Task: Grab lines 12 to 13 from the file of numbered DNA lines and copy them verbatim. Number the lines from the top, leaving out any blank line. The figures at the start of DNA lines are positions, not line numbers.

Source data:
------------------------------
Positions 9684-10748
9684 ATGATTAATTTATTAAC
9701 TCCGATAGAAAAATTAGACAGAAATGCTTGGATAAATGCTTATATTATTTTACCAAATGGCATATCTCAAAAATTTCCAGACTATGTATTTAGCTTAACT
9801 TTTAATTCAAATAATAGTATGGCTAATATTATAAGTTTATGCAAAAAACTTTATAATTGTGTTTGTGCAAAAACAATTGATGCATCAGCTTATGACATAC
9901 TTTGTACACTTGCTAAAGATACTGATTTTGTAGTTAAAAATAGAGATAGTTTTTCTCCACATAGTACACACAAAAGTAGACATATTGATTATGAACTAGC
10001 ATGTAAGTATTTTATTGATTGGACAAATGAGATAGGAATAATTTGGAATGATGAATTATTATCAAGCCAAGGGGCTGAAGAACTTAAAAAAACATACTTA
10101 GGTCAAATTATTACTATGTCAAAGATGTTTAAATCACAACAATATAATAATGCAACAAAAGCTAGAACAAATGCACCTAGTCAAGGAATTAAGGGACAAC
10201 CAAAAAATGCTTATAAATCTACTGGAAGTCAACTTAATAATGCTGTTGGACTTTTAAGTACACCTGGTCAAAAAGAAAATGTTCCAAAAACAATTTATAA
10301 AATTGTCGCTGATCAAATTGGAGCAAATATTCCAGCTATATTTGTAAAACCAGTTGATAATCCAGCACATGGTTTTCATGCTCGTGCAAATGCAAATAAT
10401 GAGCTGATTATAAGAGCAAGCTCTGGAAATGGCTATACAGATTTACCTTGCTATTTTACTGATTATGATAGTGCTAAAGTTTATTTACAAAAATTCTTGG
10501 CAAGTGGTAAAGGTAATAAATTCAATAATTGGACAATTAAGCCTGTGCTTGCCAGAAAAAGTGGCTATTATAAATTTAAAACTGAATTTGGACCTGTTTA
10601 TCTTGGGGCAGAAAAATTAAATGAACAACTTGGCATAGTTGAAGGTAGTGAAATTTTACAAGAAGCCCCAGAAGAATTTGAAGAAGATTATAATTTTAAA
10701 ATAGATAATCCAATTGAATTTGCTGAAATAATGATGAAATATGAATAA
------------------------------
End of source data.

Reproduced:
10601 TCTTGGGGCAGAAAAATTAAATGAACAACTTGGCATAGTTGAAGGTAGTGAAATTTTACAAGAAGCCCCAGAAGAATTTGAAGAAGATTATAATTTTAAA
10701 ATAGATAATCCAATTGAATTTGCTGAAATAATGATGAAATATGAATAA